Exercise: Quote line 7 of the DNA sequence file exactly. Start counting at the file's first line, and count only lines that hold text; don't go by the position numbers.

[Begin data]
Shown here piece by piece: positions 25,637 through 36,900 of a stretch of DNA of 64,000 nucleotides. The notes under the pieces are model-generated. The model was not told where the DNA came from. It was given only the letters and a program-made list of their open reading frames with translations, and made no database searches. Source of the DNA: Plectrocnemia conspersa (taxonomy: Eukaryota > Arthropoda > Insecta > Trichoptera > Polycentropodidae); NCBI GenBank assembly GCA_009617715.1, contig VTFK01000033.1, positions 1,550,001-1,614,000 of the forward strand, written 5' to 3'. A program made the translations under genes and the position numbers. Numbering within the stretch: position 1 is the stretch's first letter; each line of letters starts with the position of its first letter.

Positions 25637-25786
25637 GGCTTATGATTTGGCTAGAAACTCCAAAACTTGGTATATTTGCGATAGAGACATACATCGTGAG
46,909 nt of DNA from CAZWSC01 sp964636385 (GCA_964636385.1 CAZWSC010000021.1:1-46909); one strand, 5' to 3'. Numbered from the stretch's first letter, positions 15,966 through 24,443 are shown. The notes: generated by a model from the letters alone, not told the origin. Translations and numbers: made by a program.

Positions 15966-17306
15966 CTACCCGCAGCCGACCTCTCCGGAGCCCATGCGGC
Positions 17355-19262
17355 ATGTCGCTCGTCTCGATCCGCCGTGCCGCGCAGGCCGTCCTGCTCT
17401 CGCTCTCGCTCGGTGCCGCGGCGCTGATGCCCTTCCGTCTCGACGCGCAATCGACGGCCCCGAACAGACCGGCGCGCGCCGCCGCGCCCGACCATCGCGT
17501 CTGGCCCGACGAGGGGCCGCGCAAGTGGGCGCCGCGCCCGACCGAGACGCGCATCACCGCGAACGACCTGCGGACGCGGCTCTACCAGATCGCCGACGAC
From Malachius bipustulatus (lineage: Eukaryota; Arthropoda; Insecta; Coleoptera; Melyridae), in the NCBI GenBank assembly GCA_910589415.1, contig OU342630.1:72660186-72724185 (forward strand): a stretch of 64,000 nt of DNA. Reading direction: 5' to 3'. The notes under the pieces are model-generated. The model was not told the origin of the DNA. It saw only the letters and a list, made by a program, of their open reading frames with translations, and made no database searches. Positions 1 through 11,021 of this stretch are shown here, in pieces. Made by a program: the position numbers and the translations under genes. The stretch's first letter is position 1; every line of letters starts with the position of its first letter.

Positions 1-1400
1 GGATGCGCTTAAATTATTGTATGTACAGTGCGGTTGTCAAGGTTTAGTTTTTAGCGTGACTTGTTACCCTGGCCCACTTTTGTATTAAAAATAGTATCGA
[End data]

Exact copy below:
Positions 17355-19262